1C 163 93
1D (2000 ppm nucleator) 0.099 48
Predicted 2C 0.265 129
Experimental 2C 0.201 87
1B (1500 ppm nucleator) 0.230 109
Predicted 2A 0.207 129
Experimental 2A 0.154 74
Predicted 2B 0.170 82
Experimental 2B 0.097 52
Predicted 2D 0.175 82
Experimental 2D 0.168 61

Unexpectedly, lower water vapor transmission rates and oxygen transmission rates were observed than would be predicted based on the mixture percentage. Therefore, it was observed that blending the beneficial polymers with one another, in combination with nucleator resulted in exponential improvements in properties.

Example 3

Cast films were formed from varying polymer samples. Sample 3A was formed from M3410EP. Sample 3B was formed by melt blending Sample 3A with 1000 ppm of HPN-20E. Sample 3C was formed from a metallocene formed polyethylene (MI2 3.6 dg/min., Tm 125.6° C. and estimated density of 0.943 g/cc). Sample 3D was formed by blending Sample 3C with a masterbatch to form a polyethylene having 2000 ppm HPN-20E. The masterbatch was formed by combining Sample 3A with 4 wt. % of HPN-20E.

Samples 3A and 3B were cast to form 16 mil. sheets and Samples 3C and 3D were cast to form 2 mil. sheets, which were then evaluated for an improvement in properties, which are listed in Table 3A below.

TABLE 3A
Sample Gloss Outside Inside
# Haze (%) Clarity @°45 Gloss Gloss Transmittance
3A 51.0 98.1 NR 59.4 53.9 88.0
3B 27.6 93.9 NR 66.8 66.9 87.3
3C 32.1 92.3 45.9 NR NR 91.3
3D 6.67 99.1 92.1 NR NR 92.1

It was observed that the modified samples (3B and 3D) exhibited lower haze and increased gloss with improved uniformity over the sheets formed from the unmodified samples (3A and 3C). Unexpectedly, the thin film (2 mil. sheets) experienced significant improvements in optical properties despite the rapid quenching utilized in cast films.

Two of the formed sheets were then evaluated for stretching performance by orienting the sheet to a 4×4 areal draw ratio. The results follow in Table 3B.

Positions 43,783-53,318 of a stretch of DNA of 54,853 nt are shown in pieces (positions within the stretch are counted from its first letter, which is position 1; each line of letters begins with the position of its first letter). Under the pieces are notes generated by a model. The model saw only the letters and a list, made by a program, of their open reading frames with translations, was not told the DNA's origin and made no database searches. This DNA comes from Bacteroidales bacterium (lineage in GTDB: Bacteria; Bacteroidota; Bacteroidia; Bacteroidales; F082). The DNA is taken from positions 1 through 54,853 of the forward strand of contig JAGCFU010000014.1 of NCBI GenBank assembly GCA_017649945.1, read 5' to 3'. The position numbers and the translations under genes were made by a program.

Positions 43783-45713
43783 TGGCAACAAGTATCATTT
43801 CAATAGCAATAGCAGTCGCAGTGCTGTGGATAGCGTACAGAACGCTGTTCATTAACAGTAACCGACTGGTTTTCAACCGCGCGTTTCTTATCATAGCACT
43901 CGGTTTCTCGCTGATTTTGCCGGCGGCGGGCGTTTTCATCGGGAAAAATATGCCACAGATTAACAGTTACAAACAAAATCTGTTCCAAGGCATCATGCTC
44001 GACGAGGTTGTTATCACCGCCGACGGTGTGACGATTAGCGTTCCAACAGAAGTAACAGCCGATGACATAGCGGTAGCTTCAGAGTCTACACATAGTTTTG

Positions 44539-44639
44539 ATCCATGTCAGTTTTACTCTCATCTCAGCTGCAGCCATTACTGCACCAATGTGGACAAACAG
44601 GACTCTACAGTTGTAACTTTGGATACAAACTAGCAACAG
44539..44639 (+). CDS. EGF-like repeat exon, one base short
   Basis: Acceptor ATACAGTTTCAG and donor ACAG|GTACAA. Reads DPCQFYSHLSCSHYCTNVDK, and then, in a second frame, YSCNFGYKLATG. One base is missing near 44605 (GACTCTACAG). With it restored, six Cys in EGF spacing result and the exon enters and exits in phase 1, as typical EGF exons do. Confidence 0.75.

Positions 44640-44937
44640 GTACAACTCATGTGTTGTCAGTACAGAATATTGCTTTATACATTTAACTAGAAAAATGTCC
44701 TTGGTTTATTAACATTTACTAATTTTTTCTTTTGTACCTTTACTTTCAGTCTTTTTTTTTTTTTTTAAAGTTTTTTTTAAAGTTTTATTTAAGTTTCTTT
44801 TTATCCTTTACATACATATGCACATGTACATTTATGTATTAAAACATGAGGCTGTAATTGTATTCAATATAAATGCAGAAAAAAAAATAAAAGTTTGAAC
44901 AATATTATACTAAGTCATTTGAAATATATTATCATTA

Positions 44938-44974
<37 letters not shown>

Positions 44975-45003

TABLE 3B
Meas.
Stretch Preheat Thickness Centercut Calc. thick Haze
Sample # temp (° C.) time (s) (mils) (g) (mils) Transmittance (%) Clarity Gloss
3A 115 30 0.70 0.1213 0.708 91.6 3.80 98.7 80.1
116 30 0.66 0.1234 0.720 91.5 4.76 98.5 72.1
117 30 0.67 0.1124 0.656 91.6 5.93 98.2 70.4
118 30 0.49 0.0883 0.515 91.5 17.3 96.1 50.6
119 30 0.39 0.0706 0.412 91.8 23.0 93.9 42.4
3B 115 30 0.69 0.1381 0.806 91.6 2.13 99.5 90.7
116 30 0.68 0.1207 0.704 91.6 4.35 99.3 82.5
117 30 0.61 0.112 0.653 91.7 6.04 99.3 73.5
118 30 0.50 0.0912 0.532 91.7 12.8 98.6 47.8
119 30 0.43 0.082 0.478 91.7 19.2 98.1 34.7
*Thickness was measured with a TMI micrometer and calculated assuming a 0.934 g/cc density from an 85 × 85 m2 punched from the center of the film.

It was observed that modification did not significantly increase stretching forces over the entire stretching temperature range tested. However, the modification did significantly lower the haze of the oriented film (with resultant improvements in gloss).

Example 4

Bottles were formed from varying polymer samples. Sample 4A was formed by M2710 (a metallocene formed polyethylene having a density of 0.927 g/cc and an MI2 of 1.0 dg/min), commercially available from TOTAL PETROCHEMICALS, USA, Inc. Sample 4B was formed by melt blending 1000 ppm of HPN-20E with M270.

The samples were blow molded to form bottles, which were then evaluated for an improvement in properties, which follow in Table 4 below.

TABLE 4
Sample Haze (%) Gloss@45°
4A 64 48
4B 39 52

It was observed that modified sample (4B) formed bottles having significantly more transparency (as demonstrated by haze and gloss) with a haze value that decreased by 40% (similar to the blown films).

Example 5

Blown films were formed from varying polymer samples. Sample 5A was formed from M3410EP melt blended with 1000 ppm of HPN-20E. Sample 5B was formed from D350 (a metallocene formed polyethylene having a density of 0.933 g/cc and an MI2 of 0.9 dg/min), commercially available from Chevron Phillips Chemicals, Inc. melt blended with 1000 ppm of HPN-20E. Sample 5C was formed from 6420 (a Ziegler-Natta formed polyethylene having a density of 0.962 g/cc and an MI2 of 2.0 dg/min), commercially available from TOTAL PETROCHEMICALS, USA, Inc. melt blended with 1000 ppm of HPN-20E. Sample 5D was formed from L5885 (a Ziegler-Natta formed polyethylene having a density of 0.958 g/cc and an MI2 of 0.85 dg/min), commercially available from Equistar Chemicals, Inc. melt blended with 1000 ppm of HPN-20E.

The samples were compounded and 2 mil. gauge blown films produced. The blown film properties were determined and are listed in Table 5 below.

TABLE 5
WVTR OTR
Sample Haze* Gloss@45° (g/in2/day) (cc/in2/day)
5A 30 27 40 37
5B 16 6 28 38
5C 21 61 27 40
5D 12 19 21 29
*all nos. are percent improvement over unmodified sample